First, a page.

He speaks about it in reverent tones, his voice betraying a childlike excitement. He calls it his “Holy Grail.”
You wanna know something funny? His monster’s gonna find religion too.
Speaking with MTV News about the project, Del Toro said that there were new, unexplored, ways to look at the story.
What does that mean? He confessed recently that his way in is to view “the creature as a lost child of Paradise,” he said.
As in, you know, The Paradise.
“I think that there are aspects to it which is the dialogue between the creature and the creator for example [that haven’t been fully explored],” he said.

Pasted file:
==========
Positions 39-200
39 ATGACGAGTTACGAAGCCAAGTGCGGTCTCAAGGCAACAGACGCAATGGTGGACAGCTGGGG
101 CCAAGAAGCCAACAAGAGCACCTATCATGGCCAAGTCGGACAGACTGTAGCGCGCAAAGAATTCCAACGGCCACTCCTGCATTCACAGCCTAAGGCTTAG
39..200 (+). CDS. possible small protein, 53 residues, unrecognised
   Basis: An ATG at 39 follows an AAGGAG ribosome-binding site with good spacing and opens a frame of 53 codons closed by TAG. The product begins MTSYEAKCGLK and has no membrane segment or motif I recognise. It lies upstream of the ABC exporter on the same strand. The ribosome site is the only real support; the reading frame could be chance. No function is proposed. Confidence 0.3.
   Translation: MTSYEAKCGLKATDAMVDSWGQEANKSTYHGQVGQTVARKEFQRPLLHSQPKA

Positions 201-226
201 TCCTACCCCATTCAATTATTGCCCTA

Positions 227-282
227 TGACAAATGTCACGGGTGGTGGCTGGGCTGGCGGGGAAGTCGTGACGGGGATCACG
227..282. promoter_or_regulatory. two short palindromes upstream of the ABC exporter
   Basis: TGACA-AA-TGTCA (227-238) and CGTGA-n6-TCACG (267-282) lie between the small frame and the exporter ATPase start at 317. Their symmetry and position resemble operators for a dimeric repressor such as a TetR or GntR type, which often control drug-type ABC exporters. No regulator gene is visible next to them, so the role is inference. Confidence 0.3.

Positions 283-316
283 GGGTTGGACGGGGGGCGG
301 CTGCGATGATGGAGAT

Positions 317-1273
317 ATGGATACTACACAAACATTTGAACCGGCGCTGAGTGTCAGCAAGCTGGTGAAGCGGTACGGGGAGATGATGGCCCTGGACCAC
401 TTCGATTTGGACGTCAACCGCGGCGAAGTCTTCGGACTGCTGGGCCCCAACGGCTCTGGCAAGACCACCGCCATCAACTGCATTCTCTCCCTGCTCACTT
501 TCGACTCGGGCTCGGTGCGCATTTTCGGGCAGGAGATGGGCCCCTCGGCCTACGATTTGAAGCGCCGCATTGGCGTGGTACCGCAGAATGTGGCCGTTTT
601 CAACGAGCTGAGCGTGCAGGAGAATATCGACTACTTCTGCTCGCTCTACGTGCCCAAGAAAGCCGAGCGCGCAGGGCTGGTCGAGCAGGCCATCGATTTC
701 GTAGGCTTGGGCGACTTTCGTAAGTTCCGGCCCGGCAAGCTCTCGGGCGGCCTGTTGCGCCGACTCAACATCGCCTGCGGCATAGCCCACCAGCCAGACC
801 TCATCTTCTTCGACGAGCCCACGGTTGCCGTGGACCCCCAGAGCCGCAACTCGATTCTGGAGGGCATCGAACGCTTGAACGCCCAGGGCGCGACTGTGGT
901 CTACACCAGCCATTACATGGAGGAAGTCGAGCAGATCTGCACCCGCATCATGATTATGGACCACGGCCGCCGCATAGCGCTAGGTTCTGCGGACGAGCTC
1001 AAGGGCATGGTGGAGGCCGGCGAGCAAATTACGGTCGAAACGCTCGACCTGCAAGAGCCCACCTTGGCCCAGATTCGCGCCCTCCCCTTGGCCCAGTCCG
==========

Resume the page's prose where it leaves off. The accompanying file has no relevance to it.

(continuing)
Given the many adaptations of the novel, which by and large focus on the creature’s abhorrent personality over his inquisitive searching, it might be somewhat surprising to learn that Del Toro’s idea is more reactionary than revolutionary. Author Mary Shelley herself referred to the creature as the Biblical Adam. The novel’s subtitle is “The Modern Prometheus.”
Looks-wise, Del Toro’s vision also departs dramatically from pre-established tradition.
“It will be a completely different monster. If you want to get an inkling, I would love for Bernie Wrightson to design the creature,” he revealed. “If you know Bernie and know how he designs, that’s the creature I want to do.”
The question, though, is whether a philosophical Frankenstein is a good Frankenstein? What do you make of Del Toro’s reading? Your comments – they’re alive! Sound off below.